This could be the greatest school play ever, easily better than any of the ultra boring school nativities I was forced to endure.
It seems one bold teacher eschewed the normal idea of school plays being mind-numbingly dull productions and instead made something that people would actually want to watch – Scarface.
Yes, the kids remade the 1983 classic Scarface complete with mother fudging Nerf guns and the brutal end of Tony Montana, although they do substitute popcorn for cocaine.
Unfortunately, not everything is as it seems, it’s a little too polished for a school production and we doubt that any teacher would be crazy enough to really mount a full production of Scarface.
The video was actually made with professional child actors in a rented theatre in Koreatown, LA, and was directed by veteran music director Marc Klasfeld, who’s worked with the likes of Jay-Z and the Foo Fighters.
Speaking about his Scarface homage, Klasfield said that they had a great cast, great kids and great parents who all enjoyed the process.
However, he said he expected the inevitable outrage that the video would provoke, but he had a good reason to put such young kids in a recreation of one of the most violent gangster films of the last 50 years.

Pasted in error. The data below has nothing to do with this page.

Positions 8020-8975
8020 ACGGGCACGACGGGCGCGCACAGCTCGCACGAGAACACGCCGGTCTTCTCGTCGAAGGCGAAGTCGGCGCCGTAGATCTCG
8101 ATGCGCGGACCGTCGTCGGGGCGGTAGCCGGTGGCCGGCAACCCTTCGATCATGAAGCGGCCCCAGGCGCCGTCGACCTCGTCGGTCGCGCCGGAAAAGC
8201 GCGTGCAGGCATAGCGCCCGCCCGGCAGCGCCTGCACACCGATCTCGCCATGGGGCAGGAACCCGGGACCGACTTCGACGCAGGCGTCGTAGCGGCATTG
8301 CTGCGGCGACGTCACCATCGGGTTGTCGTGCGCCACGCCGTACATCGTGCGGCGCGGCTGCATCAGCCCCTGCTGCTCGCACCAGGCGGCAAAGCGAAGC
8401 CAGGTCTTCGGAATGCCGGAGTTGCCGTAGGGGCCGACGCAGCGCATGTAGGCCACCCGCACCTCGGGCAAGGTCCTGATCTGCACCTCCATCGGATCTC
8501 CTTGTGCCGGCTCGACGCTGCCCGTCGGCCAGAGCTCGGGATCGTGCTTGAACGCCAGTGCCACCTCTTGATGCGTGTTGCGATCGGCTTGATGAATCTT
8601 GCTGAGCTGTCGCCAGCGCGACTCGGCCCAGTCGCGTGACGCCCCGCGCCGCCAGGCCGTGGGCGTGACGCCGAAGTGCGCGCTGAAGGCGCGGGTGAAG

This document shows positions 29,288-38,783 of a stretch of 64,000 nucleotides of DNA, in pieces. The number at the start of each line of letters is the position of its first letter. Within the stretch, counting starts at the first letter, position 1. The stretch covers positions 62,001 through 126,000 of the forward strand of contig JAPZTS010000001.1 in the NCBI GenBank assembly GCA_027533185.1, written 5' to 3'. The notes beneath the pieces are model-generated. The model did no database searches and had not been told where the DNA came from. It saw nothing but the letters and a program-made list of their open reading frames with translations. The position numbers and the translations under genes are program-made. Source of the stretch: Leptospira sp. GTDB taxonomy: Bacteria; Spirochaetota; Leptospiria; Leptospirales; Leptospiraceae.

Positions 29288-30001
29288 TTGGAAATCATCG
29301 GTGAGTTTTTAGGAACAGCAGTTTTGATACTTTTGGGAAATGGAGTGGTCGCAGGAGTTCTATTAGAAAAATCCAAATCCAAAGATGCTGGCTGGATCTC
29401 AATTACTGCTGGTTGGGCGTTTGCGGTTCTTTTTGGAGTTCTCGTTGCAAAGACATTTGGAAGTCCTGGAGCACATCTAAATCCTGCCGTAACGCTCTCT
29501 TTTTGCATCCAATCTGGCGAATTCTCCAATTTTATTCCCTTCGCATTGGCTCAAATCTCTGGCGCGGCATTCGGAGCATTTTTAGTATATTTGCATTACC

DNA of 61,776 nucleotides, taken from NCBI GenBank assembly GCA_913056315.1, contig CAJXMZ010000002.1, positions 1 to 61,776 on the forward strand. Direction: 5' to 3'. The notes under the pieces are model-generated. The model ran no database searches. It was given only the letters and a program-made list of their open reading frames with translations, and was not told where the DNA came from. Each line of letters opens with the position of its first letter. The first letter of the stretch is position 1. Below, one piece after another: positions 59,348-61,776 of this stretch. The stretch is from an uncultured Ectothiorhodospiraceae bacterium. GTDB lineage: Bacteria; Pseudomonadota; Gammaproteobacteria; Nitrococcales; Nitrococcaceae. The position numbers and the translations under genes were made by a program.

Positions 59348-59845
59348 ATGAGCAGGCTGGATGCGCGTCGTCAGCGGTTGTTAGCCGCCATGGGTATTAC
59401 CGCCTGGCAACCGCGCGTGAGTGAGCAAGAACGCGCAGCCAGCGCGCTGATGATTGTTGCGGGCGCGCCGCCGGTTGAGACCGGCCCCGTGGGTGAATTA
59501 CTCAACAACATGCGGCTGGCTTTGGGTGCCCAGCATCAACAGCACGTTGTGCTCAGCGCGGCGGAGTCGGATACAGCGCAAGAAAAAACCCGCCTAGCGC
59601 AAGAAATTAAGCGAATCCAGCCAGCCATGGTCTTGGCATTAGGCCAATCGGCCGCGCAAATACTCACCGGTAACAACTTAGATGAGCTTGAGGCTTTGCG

He explained that it’s supposed to be a comment on all those parents who will happily condemn ‘sex’ but have no problem with extreme violence.
Everyday when I wake up with my daughter and I turn on the television for her and we’re constantly guarding her against all these unnecessary sexual [messages] bombarding her so for us to see the reaction against this, well, that was a little shocking. I found it all fascinating.
Even if it’s not a real production, its still a bloody great play!
More of a concept than a journalist, Tom Percival was forged in the bowels of Salford University from which he emerged grasping a Masters in journalism.
Since then his rise has been described by himself as ‘meteoric’ rising to the esteemed rank of Social Editor at UNILAD as well as working at the BBC, Manchester Evening News, and ITV.
He credits his success to three core techniques, name repetition, personality mirroring, and never breaking off a handshake.